St. Louis Rams head coach Steve Spagnuolo had little to say following his team's third consecutive loss, this week falling to the Baltimore Ravens. Really, what could the coach say? His team laid an egg, losing by thirty points to the Ravens and putting forth another terrible effort. See if you can detect a similar refrain in the talking points.
It's not about how you start, it's how you finish.
When you get in a situation like this, all you're worried about is winning a game. That's it. Don't worry about stats, standing, nothing. Just worry about winning a game. This year, the next team on the schedule is Washington, so that's what we'll focus on.
There really is nothing left for the coach to say. Epic meltdowns are not Spagnuolo's style. Still, it's a troubling refrain because is rings hollow at this point. The Rams were going to start shaping up after last week's loss. They did not. All of the foibles and follies from last week continued this week, right off the bat. So now, when you hear the head coach talk about focusing on the future instead of the past, it's hard to take it very seriously.
Spagnuolo revealed something even more troubling in his post game comments, confessing that the Rams were surprised by Baltimore going for the deep strikes early in the game. Huh?
With Justin King starting at cornerback and coming off a lousy game against the Giants, the Rams had to know that King would get picked on this week. The Ravens were without Lee Evans, not exactly a state secret, and they used rookie WR Torrey Smith in his place. Any armchair quarterback could have seen the possibility of the Ravens going for the deep ball. They had to be prepared for that possibility. Making things that much worse, the Rams still had no answer when they came back to Smith for a similar play.
Being surprised is one thing, being completely unprepared and failing to respond is another matter all together.
The Rams loss today versus the Bills' win over the Patriots to open the season 3-0 makes for a frustrating juxtaposition of two teams that were once on similar trajectories. Perennially in the AFC East basement, the Bills showed signs of life last season under head coach Chan Gailey. Going up and down the rosters, it's hard to look at the Bills and think of them as a more talented team than the Rams.
So what gives? To be honest, I don't really know. Ryan Fitzpatrick, a former Rams shipped off under Scott Linehan, has become a real leader for his team. He takes chances and bounces back when those breaks don't go his way. It's hard to think of him as a more talented player than Sam Bradford, but he has been around awhile. Chan Gailey is a long-time NFL veteran who has been a head coach before his stint in Buffalo. I don't really think that the Bills' drafts have yielded significantly more talent than the Rams drafts have, and they lost some key players in free agency this year.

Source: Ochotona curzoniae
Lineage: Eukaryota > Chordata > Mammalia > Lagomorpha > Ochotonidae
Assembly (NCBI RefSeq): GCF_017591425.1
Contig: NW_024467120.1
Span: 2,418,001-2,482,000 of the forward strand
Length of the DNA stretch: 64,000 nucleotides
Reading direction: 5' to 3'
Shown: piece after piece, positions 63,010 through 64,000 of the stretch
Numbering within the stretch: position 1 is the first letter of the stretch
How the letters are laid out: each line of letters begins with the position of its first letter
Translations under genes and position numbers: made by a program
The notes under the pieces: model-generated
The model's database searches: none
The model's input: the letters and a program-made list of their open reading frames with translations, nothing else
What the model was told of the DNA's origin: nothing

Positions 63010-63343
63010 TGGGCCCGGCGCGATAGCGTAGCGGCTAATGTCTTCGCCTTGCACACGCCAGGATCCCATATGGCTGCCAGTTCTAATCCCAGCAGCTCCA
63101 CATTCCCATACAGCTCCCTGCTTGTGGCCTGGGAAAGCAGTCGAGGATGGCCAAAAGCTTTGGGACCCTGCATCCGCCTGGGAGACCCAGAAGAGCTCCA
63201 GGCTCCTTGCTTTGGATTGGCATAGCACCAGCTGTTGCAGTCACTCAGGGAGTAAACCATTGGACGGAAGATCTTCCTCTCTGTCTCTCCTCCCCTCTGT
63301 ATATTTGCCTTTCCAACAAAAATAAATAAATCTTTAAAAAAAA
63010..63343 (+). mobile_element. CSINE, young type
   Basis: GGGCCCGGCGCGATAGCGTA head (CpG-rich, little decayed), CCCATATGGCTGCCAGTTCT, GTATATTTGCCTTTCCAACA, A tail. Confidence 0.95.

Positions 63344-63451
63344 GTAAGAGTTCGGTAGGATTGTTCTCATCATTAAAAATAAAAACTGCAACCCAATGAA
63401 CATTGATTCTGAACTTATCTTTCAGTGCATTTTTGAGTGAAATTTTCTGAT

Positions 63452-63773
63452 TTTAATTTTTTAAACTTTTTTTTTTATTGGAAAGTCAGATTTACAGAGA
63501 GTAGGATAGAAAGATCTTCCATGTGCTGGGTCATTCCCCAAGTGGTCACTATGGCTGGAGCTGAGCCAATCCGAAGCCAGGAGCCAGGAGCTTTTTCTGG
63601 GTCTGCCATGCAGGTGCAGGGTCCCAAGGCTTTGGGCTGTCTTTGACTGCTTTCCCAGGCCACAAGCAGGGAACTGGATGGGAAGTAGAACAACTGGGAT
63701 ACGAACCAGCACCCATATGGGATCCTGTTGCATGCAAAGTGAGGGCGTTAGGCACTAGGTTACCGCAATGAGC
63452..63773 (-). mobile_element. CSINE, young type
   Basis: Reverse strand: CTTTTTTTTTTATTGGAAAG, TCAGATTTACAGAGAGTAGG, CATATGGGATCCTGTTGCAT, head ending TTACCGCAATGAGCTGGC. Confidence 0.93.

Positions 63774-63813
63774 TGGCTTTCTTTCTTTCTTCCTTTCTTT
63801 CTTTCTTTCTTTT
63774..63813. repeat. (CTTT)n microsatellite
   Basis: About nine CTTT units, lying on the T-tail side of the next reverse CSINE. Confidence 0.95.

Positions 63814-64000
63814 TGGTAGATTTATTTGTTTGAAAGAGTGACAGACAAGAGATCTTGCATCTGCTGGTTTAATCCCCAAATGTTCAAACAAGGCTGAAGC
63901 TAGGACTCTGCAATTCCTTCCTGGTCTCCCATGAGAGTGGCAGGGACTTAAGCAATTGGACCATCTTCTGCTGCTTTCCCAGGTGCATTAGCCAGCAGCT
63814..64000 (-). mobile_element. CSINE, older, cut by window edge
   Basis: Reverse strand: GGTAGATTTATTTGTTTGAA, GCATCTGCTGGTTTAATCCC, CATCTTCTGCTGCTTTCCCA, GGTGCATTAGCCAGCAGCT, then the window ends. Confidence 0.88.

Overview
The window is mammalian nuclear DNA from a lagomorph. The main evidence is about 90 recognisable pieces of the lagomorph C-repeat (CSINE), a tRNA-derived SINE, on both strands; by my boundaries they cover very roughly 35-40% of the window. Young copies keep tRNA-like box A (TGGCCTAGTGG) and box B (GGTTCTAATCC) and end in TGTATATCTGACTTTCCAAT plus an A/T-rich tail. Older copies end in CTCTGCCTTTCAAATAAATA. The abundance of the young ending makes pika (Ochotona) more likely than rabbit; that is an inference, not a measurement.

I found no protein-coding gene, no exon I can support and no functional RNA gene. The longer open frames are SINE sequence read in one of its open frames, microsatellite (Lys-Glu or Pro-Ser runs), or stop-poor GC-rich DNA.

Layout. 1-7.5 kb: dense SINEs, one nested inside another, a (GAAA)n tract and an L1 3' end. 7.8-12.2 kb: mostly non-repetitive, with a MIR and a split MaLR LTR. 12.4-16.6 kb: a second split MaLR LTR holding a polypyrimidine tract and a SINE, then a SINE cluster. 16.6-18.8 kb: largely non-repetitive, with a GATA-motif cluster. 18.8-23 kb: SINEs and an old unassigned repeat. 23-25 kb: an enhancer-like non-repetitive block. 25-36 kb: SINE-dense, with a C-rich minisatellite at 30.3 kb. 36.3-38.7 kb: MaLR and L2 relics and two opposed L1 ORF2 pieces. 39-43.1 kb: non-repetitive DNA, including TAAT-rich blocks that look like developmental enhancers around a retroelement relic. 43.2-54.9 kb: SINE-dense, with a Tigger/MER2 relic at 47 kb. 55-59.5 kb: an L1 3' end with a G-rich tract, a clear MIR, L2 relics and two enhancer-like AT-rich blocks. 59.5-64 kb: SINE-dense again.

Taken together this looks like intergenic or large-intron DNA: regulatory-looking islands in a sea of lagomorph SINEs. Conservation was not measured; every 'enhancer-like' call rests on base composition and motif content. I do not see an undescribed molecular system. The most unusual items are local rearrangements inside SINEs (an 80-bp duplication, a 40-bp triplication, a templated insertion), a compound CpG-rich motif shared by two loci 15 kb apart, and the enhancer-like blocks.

The difference comes down to those unquantifiable intangibles. In Buffalo, you see a team bursting with desire. After getting a 7-0 lead early in the first quarter, the Patriots picked off Fitzpatrick and quickly turned in another touchdown to get a two touchdown lead. On their next possession, Fitzpatrick threw another interception, and the Pats led 21-0 in the second quarter.
Now, think about what happens to the Rams in similar situations. In the first two games, we saw how the Rams respond to killer turnovers, coming back onto the field lifeless and to unsure of themselves to move freely. There's the difference, and it starts with the leadership. Spagnuolo has a tendency to close up, to get back to the same dull basics that have defined the Rams week in and week out for the last two seasons. But it's more than just a matter of the playcalling. Never do you see the Rams look meaner or more focused after gaffs like that or even facing a lopsided deficit on the scoreboard. It's almost like they've started thinking about the next game rather than scratching and clawing their way back into this one at any and all costs.
Last week, Bernie Miklasz from the Post-Dispatch called the Rams a "dumb" team. I understand his point; the mistakes this team makes are inexplicable and inexcusable. However, there is far worse crime being committed here by the Rams' coaches: the failure to give this team any kind of identity. Other than ugly losses, what defines these Rams? I challenge you to think of any personality trait that applies to this team. Whatever fight or spirit the Bills have is completely lacking from the St. Louis Rams. Whatever ability the Bills have to play each play like it's their last, the Rams are missing. It's not that they're dumb, they're crippled by a lack of self realization. Identity and the intangibles matter in a league where anything can happen on any given Sunday.
Until these Rams know what it is they want to be, they will never be a winning team. It's a damn shame too, because the Rams do have the kinds of players that could really make this team something far more than it is.